For vitamin Bs: pulses, milk, and dairy products, eggs, fish, banana, yeast extract.

For Magnesium:  all green plants, peanuts, sunflower seeds, meat.

For Zinc: fish, meat, eggs and dairy products.

Is your family's diet as healthy as you think?

Use this quick checklist to find out:

25-point Family Nutrition Analysis​

#5 Yoghurt (live)

yoghurt

The health benefits:

Besides being a great source of Calcium and protein, live yoghurt provide us probiotics. Probiotics are needed to keep our digestive system clean and healthy.  It is especially recommended to consume yoghurt after antibiotic cure, in a stressful period and after surgery to recover the healthy gut flora.

How is the best to incorporate them into the children’s diet:

Not all yoghurt are equal though, check the labels and look for live ‘friendly’ gut bacteria on the package: live yoghurt contains lactobacillus acidophilus and lactobacillus bifidus. Yoghurt is great for breakfast topped with cereal, fresh or dried fruits, jam and nuts It is also can be a delicious snack with honey or maple syrup, can be added to cakes, soups. It can be used as the base of dips, dressings, icecreams and other desserts.

Alternative sources:

For Calcium: milk and dairy products, oily fish, dark green leafy vegetables, pulses, nuts and seeds.

For probiotics: probiotic supplements, kefir, sauerkraut, kimchi, kombucha.

#6 Cheese and Quark

cheese

The health benefits:

A brilliant source of calcium which is essential for building and maintaining healthy bones and teeth, it has an also important in muscle growth and muscle contraction. Cheeses have a higher fat content, quark is a low-fat alternative to a calcium-rich food.

How is the best to incorporate them into the children’s diet:

Cheese – completed with an oatcake or toast and with an apple – can be a snack, added to sandwiches, wraps, salads. Unlike cheese, Quark is usually a bigger challenge, but it has a creamy texture and mild taste, so it can be the base of both sweet and savoury dishes. I am a big fan of quark and you can find more recipes using quark on my blog like these delicious cocoa rolls.

Alternative sources:

oily fish, dark green leafy vegetables, pulses, nuts and seeds.

#7 Beans

beans-1001032_1280

The health benefits:

Beans are a good source of Vitamin B1 and B5, B12 and Calcium.

B5 is needed for producing brain chemicals, for making glucose and fatty acids and results healthy skin, hair and immune system. B12 again needed for healthy development as involved in making protein and DNA.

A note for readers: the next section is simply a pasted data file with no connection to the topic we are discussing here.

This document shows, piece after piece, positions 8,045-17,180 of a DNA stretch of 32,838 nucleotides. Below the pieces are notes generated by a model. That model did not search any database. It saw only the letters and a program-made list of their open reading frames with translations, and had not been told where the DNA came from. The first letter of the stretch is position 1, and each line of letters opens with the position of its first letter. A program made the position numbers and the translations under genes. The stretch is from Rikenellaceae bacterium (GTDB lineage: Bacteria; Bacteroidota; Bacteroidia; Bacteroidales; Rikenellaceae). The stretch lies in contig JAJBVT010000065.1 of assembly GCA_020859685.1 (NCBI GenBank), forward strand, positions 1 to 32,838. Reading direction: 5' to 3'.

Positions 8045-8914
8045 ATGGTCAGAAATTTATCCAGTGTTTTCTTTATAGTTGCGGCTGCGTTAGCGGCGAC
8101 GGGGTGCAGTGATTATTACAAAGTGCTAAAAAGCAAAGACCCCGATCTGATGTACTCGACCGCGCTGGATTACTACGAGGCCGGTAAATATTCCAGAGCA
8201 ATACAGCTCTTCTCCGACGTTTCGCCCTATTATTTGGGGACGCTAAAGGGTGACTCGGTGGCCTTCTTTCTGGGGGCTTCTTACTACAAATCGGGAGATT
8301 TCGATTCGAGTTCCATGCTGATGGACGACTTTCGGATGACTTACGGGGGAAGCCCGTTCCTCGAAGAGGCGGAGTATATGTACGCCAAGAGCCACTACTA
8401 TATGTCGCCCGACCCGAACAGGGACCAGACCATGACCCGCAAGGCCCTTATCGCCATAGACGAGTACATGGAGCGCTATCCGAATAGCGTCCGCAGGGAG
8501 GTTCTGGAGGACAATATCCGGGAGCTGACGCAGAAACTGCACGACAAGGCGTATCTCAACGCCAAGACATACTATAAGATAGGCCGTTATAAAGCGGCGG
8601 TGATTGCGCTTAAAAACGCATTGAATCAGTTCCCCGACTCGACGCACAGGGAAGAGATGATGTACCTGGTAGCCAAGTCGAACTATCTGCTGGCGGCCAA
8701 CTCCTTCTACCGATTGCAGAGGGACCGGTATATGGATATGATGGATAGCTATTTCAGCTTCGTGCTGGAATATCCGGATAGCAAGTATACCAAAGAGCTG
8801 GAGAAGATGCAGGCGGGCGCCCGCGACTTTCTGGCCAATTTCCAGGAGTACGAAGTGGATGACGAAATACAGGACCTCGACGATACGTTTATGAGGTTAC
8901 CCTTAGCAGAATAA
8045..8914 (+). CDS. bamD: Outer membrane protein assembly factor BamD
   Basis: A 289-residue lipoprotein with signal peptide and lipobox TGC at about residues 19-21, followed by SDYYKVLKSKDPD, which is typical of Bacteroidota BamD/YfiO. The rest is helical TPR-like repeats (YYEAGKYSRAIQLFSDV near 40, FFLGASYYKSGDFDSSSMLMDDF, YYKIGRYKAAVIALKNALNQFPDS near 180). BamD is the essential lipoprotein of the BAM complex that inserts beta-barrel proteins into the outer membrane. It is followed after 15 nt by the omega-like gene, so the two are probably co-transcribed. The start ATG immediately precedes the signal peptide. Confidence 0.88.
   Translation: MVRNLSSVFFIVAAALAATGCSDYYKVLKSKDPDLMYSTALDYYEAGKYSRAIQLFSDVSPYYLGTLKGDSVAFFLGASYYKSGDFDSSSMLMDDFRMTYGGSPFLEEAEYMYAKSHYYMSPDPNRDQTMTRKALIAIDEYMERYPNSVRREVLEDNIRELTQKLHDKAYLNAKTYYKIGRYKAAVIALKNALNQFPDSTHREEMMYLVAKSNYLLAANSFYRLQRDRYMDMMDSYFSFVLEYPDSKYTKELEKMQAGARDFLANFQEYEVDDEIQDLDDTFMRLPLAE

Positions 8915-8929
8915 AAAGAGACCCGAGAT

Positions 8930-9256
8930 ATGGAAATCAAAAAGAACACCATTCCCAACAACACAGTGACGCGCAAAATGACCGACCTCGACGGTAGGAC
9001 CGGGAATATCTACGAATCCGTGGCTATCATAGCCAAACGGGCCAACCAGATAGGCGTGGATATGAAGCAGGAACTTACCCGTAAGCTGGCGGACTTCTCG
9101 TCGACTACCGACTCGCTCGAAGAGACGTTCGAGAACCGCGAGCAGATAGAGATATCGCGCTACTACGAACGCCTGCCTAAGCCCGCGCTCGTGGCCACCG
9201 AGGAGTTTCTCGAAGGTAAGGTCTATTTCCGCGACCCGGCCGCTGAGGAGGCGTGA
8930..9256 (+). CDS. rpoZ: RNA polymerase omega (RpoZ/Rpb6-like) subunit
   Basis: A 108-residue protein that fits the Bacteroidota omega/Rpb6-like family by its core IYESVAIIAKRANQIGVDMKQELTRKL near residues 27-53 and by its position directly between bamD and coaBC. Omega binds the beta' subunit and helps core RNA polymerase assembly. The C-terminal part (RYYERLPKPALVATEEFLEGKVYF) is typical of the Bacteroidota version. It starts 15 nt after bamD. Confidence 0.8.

How is the best to incorporate them into the children’s diet:

Baked beans are most popular beans among children, but be careful and check the sugar and salt content. Beans can be added to soups, stews, salads and wraps. They also good mashed as a side dish or used in sandwiches and quesadillas.

Alternative sources:

For vitamin Bs: whole grains, cereals, bread, brown rice, pulses, pork,  milk and dairy products, fish, yeast extract.

For Calcium: milk and dairy products, oily fish, dark green leafy vegetables, pulses, nuts and seeds.

#8 Dark chocolate

chocolate

The health benefits:

Dark chocolate contains minerals and vitamins – like potassium, copper, phosphorus, magnesium, manganese and iron, vitamin B2, B3 and B12. It is a better occasional snack than sweets, but only the good quality chocolate is recommended. Also, be careful with the serving size and keep it as an occasional treat otherwise too much chocolate can cause constipation and contribute to weight gain.

How is the best to incorporate them into the children’s diet:

As an occasional treat, topping on whole grain cereals, as a snack mixed with nuts, seeds and dried fruits.

Alternative sources:

For vitamin Bs: whole grains, cereals, bread, pulses, milk, and dairy products, eggs, fish, banana, yeast extract.

For Magnesium:  whole grains, cereals, bread, all green plants, peanuts, sunflower seeds, meat.

For Zinc: fish, meat, eggs and dairy products, whole grains, cereals, bread.

#9 Citrus fruits

citrus fruits - healthy diet

The health benefits:

Citrus fruits like, oranges, lemons, grapefruits, tangerines are a great source of Vitamin C and fibre. Vitamin C is really important for a developing child: it boosts the immune system and it helps the absorption of iron.

How is the best to incorporate them into the children’s diet:

Citrus fruits are great as a snack or added to smoothies. They are great  added to salads and cakes. It is not recommended to heat them though as they can lose their vitamin content.

Alternative sources:

For Vitamin C: other fresh fruits, vegetables like broccoli and pepper.

#10 Butter and full-fat milk

butter-1449453_1280

The health benefits:

Butter and full-fat milk is the best source of Vitamin A and Calcium for children.

How is the best to incorporate them into the children’s diet:

Again, usually, it is not a problem, how to add butter to a children diet, toast and butter probably the most popular breakfast in the UK. Children love it on jacket potatoes, in a mash, in cakes, on scones… Milk

Alternative sources:

For vitamin A: egg yolk, liver, oily fish.

For Calcium: oily fish, dark green leafy vegetables, pulses, nuts and seeds.

#11 Red Meat

redmeat

The health benefits:

Red meat, like beef and pork and lamb, are the best source of iron as this mineral absorbs more easily from animal sources than plant sources. They also provide Calcium for the developing human body.

How is the best to incorporate them into the children’s diet:

Children usually have a problem with eating red meat as they tend to be chewy, but they do not need a huge amount to benefit from the benefit of these. Minced meat in pasta sauces, good quality sausages, stews made with minced meat can be accepted by children easily. When my children were younger I double minced the meat and mixed them with cooked brown lentil to get a less chewy meatball or burger.

Alternative sources:

For iron: liver, chicken, green leafy vegetables, pulses, prunes, sunflower seed.

For calcium: oily fish, dark green leafy vegetables, pulses, nuts and seeds.

Is your family's diet as healthy as you think?

Use this quick checklist to find out:

25-point Family Nutrition Analysis​